|2||Summer 2010|| Seidel, Matthew
||MW 12-2||223 Wheeler|| Reading and Composition
Joseph Conrad, Heart of Darkness; Fyodor Dostoevsky, Notes from the Underground; F. Scott Fitzgerald, The Great Gatsby; Ian McEwan Enduring Love; and Diana Hacker, Rules for Writers.
The aim of any text is to make a claim on a reader’s time, to arouse in him or her an obsession with its narrative world. One way a text can accomplish this is to depict an obsession of its own: unhealthy, often all-consuming, and always fascinating. Obsession originally referred to “the action of besieging,” and that more menacing version is the kind we’ll be examining in a variety of infatuated characters across a variety of narrative forms. The four main texts (two novellas and two novels) will take us from the Belgian Congo (Heart of Darkness) to Jazz Age New York (The Great Gatsby), and from the streets of St. Petersburg (Notes from the Underground) to the skies of England (Enduring Love). We’ll also read short stories by Kafka, D.H. Lawrence, Charlotte Perkins Gilman, and Nikolai Gogol.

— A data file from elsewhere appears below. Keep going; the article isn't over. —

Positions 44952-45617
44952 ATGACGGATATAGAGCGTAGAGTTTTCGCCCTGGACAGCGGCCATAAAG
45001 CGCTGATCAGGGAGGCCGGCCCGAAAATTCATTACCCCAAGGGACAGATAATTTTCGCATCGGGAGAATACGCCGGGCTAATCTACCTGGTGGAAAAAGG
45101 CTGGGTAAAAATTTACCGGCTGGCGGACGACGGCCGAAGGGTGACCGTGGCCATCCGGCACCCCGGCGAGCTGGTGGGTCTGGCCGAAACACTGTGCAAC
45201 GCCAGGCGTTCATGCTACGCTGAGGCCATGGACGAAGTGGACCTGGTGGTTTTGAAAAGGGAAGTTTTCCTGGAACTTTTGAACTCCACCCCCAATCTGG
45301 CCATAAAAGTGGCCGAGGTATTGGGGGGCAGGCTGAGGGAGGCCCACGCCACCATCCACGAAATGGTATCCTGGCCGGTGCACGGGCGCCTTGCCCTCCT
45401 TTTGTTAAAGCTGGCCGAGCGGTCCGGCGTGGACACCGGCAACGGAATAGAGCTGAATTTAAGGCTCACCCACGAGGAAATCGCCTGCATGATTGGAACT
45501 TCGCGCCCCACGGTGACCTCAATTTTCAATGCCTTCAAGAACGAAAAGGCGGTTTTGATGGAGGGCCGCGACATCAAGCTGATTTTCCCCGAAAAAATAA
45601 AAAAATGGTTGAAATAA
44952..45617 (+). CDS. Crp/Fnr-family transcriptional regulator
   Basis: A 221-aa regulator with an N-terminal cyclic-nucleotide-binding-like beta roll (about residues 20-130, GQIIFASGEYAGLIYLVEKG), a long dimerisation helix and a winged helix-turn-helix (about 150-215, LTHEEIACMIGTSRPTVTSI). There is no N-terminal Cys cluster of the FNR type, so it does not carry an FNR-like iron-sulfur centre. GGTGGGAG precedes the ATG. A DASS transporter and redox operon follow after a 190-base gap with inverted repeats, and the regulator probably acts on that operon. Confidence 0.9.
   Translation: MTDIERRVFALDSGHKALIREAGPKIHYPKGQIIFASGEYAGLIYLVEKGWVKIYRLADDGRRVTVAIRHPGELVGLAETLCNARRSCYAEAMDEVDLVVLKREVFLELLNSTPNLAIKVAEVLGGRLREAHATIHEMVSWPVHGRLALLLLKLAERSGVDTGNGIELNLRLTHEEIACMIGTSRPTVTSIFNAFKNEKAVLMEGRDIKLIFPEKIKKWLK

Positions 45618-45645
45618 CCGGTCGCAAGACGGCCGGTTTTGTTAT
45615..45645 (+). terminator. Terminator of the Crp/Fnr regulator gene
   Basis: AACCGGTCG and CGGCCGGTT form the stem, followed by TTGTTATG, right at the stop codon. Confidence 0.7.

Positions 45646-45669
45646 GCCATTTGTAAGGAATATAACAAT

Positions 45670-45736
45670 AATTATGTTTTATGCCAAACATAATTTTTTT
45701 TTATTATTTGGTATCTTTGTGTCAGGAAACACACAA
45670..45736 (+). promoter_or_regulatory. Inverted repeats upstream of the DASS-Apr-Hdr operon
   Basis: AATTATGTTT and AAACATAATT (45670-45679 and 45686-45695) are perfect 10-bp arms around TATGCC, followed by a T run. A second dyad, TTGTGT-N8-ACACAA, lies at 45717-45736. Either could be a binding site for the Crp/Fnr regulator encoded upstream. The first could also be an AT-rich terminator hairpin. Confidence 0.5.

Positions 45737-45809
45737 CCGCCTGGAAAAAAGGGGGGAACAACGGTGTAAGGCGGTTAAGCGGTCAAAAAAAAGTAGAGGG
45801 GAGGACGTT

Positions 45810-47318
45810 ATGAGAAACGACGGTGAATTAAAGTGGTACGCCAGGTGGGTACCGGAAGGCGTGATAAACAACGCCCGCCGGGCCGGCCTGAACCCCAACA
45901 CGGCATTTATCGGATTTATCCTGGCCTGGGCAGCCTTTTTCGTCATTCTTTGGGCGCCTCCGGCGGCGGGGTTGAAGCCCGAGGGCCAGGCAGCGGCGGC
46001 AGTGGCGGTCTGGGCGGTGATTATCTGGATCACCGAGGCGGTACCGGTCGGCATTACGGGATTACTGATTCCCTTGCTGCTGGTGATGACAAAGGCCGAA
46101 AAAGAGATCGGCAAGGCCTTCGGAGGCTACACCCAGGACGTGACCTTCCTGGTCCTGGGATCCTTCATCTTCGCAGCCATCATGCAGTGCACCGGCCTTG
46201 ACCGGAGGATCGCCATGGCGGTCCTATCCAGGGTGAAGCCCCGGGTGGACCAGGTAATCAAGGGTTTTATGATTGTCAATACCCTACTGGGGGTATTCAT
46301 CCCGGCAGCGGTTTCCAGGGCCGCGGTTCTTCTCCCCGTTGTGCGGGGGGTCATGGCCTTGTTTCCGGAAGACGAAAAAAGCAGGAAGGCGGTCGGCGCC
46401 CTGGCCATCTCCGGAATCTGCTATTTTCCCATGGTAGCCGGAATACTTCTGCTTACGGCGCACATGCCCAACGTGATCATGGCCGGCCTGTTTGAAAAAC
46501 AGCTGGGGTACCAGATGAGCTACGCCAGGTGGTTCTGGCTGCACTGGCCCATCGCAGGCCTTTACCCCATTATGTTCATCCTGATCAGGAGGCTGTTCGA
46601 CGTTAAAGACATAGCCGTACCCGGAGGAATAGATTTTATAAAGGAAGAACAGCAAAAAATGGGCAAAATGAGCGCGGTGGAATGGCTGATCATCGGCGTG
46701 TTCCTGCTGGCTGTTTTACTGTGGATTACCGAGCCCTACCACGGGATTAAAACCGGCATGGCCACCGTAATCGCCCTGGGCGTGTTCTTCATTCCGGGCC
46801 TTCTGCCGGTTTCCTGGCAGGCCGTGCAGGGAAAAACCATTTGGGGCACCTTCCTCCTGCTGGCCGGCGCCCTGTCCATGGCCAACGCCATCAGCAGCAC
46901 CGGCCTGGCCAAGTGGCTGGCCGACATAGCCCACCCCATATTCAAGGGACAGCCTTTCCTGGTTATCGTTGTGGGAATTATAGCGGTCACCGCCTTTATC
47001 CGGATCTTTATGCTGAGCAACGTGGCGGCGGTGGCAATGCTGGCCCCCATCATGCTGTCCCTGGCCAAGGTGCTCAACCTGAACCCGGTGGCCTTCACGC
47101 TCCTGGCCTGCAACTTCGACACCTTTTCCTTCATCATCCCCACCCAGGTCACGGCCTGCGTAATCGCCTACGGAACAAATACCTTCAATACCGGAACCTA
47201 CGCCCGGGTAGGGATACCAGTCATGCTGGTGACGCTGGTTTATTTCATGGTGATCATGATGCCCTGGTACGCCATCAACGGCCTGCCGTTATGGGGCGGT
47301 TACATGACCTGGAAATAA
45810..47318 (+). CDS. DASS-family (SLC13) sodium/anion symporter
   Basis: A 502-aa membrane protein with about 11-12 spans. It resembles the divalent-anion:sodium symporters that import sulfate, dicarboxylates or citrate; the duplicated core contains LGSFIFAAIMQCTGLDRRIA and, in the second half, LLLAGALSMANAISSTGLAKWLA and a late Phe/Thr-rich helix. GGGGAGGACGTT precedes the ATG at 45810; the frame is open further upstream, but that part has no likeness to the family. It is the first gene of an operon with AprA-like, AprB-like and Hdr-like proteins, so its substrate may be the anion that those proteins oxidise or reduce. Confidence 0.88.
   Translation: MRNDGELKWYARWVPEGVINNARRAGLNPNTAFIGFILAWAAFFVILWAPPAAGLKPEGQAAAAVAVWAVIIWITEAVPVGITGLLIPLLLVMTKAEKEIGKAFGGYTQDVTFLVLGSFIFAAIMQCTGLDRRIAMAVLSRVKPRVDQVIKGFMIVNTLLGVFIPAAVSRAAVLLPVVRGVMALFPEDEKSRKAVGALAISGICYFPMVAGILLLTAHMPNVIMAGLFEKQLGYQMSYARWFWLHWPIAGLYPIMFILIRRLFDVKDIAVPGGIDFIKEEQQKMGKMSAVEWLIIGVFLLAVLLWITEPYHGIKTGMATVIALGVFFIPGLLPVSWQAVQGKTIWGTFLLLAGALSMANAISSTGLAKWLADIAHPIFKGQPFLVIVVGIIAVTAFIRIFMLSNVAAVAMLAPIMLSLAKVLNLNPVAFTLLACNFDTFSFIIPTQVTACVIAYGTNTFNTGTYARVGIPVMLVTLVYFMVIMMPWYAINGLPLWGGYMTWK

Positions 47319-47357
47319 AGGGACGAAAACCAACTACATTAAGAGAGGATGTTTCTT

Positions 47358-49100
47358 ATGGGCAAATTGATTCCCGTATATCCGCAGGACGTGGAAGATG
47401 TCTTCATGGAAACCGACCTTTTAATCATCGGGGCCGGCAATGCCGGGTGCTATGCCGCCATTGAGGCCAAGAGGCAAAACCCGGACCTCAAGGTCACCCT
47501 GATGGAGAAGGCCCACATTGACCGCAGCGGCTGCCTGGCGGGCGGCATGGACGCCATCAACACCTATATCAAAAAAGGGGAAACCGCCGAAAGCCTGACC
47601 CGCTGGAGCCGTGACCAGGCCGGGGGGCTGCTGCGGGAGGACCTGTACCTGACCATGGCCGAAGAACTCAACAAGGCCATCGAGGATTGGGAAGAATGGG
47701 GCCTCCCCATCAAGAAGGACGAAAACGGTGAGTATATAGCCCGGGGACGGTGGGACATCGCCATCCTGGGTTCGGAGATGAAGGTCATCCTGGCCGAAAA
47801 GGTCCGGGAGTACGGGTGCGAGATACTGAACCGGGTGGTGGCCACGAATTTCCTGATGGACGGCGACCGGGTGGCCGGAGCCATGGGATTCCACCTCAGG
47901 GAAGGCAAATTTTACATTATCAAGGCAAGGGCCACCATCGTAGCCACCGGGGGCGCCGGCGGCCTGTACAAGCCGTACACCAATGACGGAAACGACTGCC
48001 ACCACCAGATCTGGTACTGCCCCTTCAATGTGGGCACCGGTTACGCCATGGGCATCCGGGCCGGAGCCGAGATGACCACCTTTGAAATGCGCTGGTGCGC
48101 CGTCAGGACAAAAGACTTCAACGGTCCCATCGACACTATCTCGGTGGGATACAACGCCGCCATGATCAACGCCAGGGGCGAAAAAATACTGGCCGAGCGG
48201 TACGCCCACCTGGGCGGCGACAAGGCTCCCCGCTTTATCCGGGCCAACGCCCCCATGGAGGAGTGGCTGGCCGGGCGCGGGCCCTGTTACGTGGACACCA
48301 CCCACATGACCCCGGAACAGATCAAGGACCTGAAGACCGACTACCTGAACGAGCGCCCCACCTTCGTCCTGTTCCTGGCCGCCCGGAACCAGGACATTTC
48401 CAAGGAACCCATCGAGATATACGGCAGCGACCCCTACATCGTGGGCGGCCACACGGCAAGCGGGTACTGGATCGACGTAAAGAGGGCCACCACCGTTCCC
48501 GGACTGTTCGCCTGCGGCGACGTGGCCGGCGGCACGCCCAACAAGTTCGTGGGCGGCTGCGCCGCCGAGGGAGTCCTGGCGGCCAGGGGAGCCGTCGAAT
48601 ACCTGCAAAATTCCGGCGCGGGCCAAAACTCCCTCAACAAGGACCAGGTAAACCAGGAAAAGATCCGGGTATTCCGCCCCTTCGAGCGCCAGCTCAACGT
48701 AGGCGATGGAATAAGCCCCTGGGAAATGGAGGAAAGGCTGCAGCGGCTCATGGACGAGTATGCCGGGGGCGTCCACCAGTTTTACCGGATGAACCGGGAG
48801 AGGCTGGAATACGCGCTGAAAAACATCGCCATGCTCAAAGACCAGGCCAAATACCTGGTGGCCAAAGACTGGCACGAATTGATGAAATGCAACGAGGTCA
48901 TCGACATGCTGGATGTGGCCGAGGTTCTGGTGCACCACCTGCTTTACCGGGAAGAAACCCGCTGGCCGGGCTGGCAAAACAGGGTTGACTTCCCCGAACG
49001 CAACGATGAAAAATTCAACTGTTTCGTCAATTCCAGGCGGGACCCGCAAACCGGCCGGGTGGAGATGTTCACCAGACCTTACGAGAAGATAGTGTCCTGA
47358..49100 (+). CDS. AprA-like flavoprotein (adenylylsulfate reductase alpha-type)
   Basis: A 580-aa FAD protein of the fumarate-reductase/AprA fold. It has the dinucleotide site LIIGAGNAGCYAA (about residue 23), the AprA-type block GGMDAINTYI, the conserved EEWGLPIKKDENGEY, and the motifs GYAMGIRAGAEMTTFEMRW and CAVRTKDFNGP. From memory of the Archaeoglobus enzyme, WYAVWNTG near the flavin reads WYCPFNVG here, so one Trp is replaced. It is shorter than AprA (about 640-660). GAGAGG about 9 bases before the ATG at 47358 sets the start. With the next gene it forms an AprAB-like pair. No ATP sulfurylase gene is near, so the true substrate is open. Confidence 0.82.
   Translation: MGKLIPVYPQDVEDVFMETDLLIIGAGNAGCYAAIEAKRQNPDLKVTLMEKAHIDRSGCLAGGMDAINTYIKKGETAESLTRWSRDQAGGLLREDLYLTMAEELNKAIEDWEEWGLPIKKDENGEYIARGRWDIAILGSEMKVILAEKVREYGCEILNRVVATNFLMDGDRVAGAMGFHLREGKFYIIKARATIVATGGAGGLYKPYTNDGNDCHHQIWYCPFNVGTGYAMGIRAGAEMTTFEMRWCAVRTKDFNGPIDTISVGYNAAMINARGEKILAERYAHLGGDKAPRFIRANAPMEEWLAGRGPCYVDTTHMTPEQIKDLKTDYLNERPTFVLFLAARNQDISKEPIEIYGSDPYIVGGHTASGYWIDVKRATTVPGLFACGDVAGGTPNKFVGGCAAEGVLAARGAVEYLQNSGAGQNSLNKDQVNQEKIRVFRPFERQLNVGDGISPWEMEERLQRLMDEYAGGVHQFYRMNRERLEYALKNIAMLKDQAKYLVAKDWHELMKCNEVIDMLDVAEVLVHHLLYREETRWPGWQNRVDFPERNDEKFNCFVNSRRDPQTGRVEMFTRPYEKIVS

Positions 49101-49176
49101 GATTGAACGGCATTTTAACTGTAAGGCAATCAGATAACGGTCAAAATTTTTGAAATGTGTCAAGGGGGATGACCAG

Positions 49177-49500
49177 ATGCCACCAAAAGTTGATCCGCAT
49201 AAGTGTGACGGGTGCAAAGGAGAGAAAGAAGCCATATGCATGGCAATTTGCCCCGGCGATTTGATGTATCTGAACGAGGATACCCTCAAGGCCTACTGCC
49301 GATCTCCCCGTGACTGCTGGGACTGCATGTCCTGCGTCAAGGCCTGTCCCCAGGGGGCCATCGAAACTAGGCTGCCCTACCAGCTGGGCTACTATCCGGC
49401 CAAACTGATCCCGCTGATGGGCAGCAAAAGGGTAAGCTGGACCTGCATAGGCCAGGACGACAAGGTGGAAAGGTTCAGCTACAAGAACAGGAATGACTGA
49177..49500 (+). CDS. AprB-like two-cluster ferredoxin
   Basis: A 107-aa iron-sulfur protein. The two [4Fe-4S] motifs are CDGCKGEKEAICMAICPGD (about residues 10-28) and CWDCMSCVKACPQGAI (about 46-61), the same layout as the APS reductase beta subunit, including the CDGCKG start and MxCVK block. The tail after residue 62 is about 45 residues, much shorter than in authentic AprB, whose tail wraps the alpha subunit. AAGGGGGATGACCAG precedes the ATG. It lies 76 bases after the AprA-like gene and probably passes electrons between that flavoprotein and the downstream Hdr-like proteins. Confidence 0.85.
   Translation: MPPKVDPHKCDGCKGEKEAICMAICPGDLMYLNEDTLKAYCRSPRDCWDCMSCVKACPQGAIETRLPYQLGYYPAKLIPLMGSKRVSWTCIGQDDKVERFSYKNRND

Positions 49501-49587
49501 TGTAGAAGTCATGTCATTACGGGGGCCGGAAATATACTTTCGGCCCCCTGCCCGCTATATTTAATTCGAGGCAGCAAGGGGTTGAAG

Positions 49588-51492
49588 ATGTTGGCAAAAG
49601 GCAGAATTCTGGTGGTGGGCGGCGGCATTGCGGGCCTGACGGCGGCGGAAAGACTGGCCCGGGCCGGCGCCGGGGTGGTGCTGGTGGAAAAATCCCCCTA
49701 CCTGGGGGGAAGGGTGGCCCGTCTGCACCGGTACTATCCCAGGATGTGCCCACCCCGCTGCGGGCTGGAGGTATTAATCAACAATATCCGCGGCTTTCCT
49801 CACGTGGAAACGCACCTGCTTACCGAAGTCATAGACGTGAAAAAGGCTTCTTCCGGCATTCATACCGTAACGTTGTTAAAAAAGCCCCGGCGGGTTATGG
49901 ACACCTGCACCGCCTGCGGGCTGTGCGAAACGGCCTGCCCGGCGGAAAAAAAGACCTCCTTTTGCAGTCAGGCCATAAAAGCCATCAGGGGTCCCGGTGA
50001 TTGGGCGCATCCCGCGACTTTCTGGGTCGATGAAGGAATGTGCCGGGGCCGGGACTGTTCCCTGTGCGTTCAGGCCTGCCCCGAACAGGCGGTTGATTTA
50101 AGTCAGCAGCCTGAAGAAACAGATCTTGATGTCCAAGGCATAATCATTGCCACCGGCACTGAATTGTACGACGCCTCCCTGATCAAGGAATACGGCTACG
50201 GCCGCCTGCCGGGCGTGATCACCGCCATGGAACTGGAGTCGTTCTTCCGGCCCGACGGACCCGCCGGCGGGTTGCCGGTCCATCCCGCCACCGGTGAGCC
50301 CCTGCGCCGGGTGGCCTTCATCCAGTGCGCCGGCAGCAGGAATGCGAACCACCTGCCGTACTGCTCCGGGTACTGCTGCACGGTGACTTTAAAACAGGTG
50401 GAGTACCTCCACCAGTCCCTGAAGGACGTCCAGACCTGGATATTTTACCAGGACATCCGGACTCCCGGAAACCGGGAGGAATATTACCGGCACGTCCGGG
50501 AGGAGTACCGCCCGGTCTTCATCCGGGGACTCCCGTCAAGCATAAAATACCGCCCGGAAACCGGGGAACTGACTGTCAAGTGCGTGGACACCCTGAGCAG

The goal of the course is to read carefully and critically, and to develop a healthy obsession with clear, cogent prose.